AUSTIN – The SXSW experience is, above all, noisy, both in a physical and also signal-to-noise sense. In the documentary film strand of the conference, it was barely possible to distinguish some trends. Below are some of the most noteworthy trends in innovation for documentary filmmakers at the recent conference in Austin.
Streaming video services were ubiquitous. Hulu is aggressively competing with the biggest players, Amazon and Netflix, for new work. Filmmakers are looking for alternatives to the take-it-or-leave-it Netflix-style contract, and especially looking to hold on to some back-end rights. They would also like some data on performance, which may be even harder to get.
Even with all the new streaming money flowing into the environment, it’s not easier to make a living as a documentary filmmaker. The conclusions of a 2016 Center for Media & Social Impact report are still valid today. As filmmakers Doug Blush, Tom Hardy, Alexandria Bombach, and Bradley Beesley testified, it’s still about renting your equipment out, taking odd jobs, working for hire and maybe teaching in order to fund your passion.
But others are working on changing the ecosystem. Jax Deluca from the National Endowment for the Arts highlighted takeaways from an ongoing, field-wide strategic planning process. Along with film-specific opportunities (think state and local tax incentives) and building representative institutions (the International Documentary Association now has an advocacy staff person), panelists reminded filmmakers to pay attention to larger policy issues, such as net neutrality. Meanwhile, at Google’s diversity summit, Full Color Future, FCC Commissioner Mignon Clyburn pointedly criticized the FCC’s lack of concern for consumers, and asked creators as well as small businesses and activists to make their voices heard on net neutrality.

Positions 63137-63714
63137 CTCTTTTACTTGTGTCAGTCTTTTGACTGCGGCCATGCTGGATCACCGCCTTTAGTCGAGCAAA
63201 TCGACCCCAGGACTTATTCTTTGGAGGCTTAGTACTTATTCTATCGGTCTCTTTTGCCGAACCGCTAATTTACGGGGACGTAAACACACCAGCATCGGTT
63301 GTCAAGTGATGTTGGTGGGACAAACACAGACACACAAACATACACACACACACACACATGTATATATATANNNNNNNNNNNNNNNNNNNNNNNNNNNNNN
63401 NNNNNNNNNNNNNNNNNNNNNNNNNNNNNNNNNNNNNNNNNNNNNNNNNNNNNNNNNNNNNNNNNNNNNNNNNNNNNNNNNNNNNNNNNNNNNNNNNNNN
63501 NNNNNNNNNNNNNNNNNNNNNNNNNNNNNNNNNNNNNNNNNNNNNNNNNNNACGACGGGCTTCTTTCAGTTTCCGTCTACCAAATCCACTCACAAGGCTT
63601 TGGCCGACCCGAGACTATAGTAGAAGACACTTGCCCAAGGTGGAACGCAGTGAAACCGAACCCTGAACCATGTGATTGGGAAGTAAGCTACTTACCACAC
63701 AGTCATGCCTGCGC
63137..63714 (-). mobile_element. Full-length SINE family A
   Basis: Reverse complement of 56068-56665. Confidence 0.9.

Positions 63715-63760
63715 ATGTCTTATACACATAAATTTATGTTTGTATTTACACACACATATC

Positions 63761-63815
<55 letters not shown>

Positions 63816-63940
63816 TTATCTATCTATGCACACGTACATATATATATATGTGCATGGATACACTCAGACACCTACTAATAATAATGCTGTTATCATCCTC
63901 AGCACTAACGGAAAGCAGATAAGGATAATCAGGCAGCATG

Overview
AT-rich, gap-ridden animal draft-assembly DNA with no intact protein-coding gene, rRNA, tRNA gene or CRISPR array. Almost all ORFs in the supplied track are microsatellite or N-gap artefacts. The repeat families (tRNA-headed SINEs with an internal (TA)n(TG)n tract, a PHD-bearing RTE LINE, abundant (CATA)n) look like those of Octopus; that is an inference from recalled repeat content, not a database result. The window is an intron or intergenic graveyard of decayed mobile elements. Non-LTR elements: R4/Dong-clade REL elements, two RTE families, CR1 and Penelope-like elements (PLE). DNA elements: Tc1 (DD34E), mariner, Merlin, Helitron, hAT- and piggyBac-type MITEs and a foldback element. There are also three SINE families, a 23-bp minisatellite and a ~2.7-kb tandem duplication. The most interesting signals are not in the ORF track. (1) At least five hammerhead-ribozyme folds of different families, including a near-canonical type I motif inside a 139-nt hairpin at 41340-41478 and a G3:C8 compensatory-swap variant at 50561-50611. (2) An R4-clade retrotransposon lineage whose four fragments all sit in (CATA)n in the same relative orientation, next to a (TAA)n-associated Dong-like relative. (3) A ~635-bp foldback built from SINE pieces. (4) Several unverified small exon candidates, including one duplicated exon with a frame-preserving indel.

Sophisticated visual design is becoming essential to documentary filmmaking, whether for transitions, infographics, animations that whisk through exposition, or emphasis. If you had any doubt about its central importance, look at Hao Wu’s “People’s Republic of Desire,” which describes the intense world of internet-famous celebrities’ streaming showrooms in China (on public TV next year). Another important one for visual design is “Take Your Pills,” a Netflix doc by Alison Klayman on the many faces of Adderall culture in a society addicted to speed, efficiency and individualism. One side effect: Filmmakers have never expected to need much quantitative savvy, but with the rise of data visualization, it’s becoming clearer how important that skillset has become.
VR got its own large display room, with a few spectacular items, including a music video on steroids, “Beethoven’s 5th,” and a magnificent, alarming visit to Greenland’s rapidly melting glaciers, “Greenland Melting.” But many of the documentary VR exhibits were passive-viewing 360 video, VR’s low-hanging fruit. My fave of that kind was a short “VR for Good” project (funded by Oculus, which matches non-profits with filmmakers) from the U.K. on testicular cancer awareness, Ryan Hartsell’s “The Evolution of Testicles.” It deftly used the form to surprise you, make you laugh, and hammer home the message with humor. You get to go up high in an air balloon shaped like a giant pair of testicles. Very, um, ballsy.